North American standards and certifications

North American standards and certifications

North American standards and certifications

To assist in understanding how to properly apply manual motor starters within North America, the following section provides a review of electrical product certification within this region.

North American standards

Below is an overview of the North American standards referenced within this document.

Installation standards

— Govern the installation of electrical components and conductors in each country
— Scopes include all electrical installations beyond the point of the utility service drop
— Applicable for residential, commercial, and industrial structures
— Often adopted into law by local governments

NFPA® 70 National Electrical Code® (NEC)
United States

CSA C22.1 Canadian Electrical Code (CEC)

NOM-001-SEDE-2012 Instalaciones Eléctricas (utilización)

Application-specific standards

— Govern specific applications (e.g. industrial control panels)
— Can allow for greater flexibility when designing and building electrical equipment

NFPA® 79 – Industrial Machinery
UL 508A – Industrial Control Panels
CSA C22.2 No.14 – Industrial Control Equipment


Product standards

— Govern the products themselves
— Quantify the necessary product construction, marking and tests required for certification

UL 60947-4-1 – Electromechanical Contactors and Motor-Starters

UL 508 – Industrial Control Equipment
UL 508A – Industrial Control Panels
UL 508C – Power Conversion Equipment
UL 489 – Molded-Case Circuit Breakers, Molded-Case Switches, and C.B. Enclosures
UL 98 – Enclosed and Dead-Front Switches
UL 1077 – Supplementary Protectors for Use in Electrical Equipment
UL 248-1 – Low-Voltage Fuses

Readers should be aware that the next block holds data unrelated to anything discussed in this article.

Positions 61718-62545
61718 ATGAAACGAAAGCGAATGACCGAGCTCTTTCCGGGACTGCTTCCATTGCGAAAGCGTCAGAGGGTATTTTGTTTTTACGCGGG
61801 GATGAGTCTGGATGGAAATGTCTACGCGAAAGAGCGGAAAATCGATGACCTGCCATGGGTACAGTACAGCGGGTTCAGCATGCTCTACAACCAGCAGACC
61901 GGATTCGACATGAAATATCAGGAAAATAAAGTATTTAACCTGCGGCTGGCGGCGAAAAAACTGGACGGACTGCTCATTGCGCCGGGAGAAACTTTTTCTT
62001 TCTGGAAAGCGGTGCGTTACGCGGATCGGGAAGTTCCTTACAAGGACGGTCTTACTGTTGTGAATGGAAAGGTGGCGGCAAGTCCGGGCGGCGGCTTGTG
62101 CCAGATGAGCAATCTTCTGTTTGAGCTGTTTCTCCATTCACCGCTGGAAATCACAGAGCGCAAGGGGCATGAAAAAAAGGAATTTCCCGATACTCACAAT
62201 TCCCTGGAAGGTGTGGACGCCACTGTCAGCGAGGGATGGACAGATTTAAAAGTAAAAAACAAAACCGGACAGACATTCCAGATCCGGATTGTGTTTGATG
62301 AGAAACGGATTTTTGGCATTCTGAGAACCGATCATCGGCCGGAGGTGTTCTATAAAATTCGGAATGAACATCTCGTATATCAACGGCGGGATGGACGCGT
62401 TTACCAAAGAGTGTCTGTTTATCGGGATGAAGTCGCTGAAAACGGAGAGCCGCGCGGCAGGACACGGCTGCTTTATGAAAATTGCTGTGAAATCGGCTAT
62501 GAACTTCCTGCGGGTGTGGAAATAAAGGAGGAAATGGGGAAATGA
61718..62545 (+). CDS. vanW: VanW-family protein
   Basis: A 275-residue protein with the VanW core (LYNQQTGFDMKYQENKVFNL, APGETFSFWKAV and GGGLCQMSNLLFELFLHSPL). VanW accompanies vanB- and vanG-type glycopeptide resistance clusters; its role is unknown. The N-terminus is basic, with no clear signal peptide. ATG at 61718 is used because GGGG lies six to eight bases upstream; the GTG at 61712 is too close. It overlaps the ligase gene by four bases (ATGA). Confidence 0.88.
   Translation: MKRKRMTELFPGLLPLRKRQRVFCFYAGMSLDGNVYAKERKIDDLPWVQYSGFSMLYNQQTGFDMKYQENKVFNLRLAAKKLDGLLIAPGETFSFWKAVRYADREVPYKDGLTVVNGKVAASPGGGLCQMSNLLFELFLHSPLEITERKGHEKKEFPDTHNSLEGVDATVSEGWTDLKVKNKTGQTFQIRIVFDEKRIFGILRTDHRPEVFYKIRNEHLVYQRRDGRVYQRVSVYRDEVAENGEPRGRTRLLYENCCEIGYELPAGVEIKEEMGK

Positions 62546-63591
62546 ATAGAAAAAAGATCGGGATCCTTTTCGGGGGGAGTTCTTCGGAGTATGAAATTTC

CSA C22.2 No.60947-4-1 – Electromechanical Contactors and Motor-Starters

CSA C22.2 No.14 – Industrial Control Equipment
CSA C22.2 No.274 – Adjustable Speed Drives
CSA C22.2 No.5 – Overcurrent Protection
CSA C22.2 No.4 – Enclosed and Dead-Front Switches
CSA C22.2 No.235 – Supplementary Protectors
CSA C22.2 No.248 – Low-Voltage Fuses


Global harmonization efforts

As globalization continues to impact consumers more and more each year, it is becoming increasingly important for customers to understand the rules and regulations of multiple world regions. In an effort to limit the scope of knowledge required to achieve this without sacrificing safety, Standards Development Organizations, including Underwriters Laboratories (UL), the Canadian Standards Association (CSA), and the International
Electrotechnical Commission (IEC) are working together. Taking their like-standards, they are combining best practices, eliminating antiquated verbiage, and producing harmonized global standards.

Most notably for the purpose of this document, these organizations have adopted the IEC 60947-4-1 standard to harmonize the UL 60947-4-1 and CSA C22.2 No. 60947-4-1 standards for Electromechanical Contactors and Motor-Starters, which now govern the certification of manual motor starters, replacing UL 508 and CSA C22.2 No.14.

Certifications in North America

For electrical products to be legally installed in the United States, the Occupational Safety and Health Administration (OSHA) lawfully requires these devices to be certified through a Nationally Recognized Test Laboratory (NRTL). An NRTL holds the responsibility to properly certify manufactures’ products to the appropriate product safety standards. OSHA currently recognizes 15 organizations as NRTLs, most notably including:

— UL - Underwriters Laboratories, Inc.
— CSA - Canadian Standards Association
— Intertek Testing Services NA, Inc.

Each product certified through an NRTL is given a unique certification mark to indicate conformity, which becomes a clear sign to inspectors, those Authorities Having Jurisdiction (AHJ) over an installation, that the product can be legally and safely accepted. 

Accreditation within Canada is performed by the Standards Council of Canada (SCC).

Product certification marks

Each Nationally Recognized Test Laboratory’s product mark is unique, and also differs depending on whether the product has been certified for use in the United States, Canada, or both. This is typically indicated by the inclusion of the letters “C” or “US” in the mark. Below are several examples.

Products are marked to differentiate between whether they are “Listed” devices, indicating that they meet all of the requirements outlined in the respective product standards, or “Recognized” devices, which meet only some of the requirements of their standard. Recognized components are subject to additional “Conditions of Acceptability” and can be somewhat limiting in regards to their use in electrical installations.



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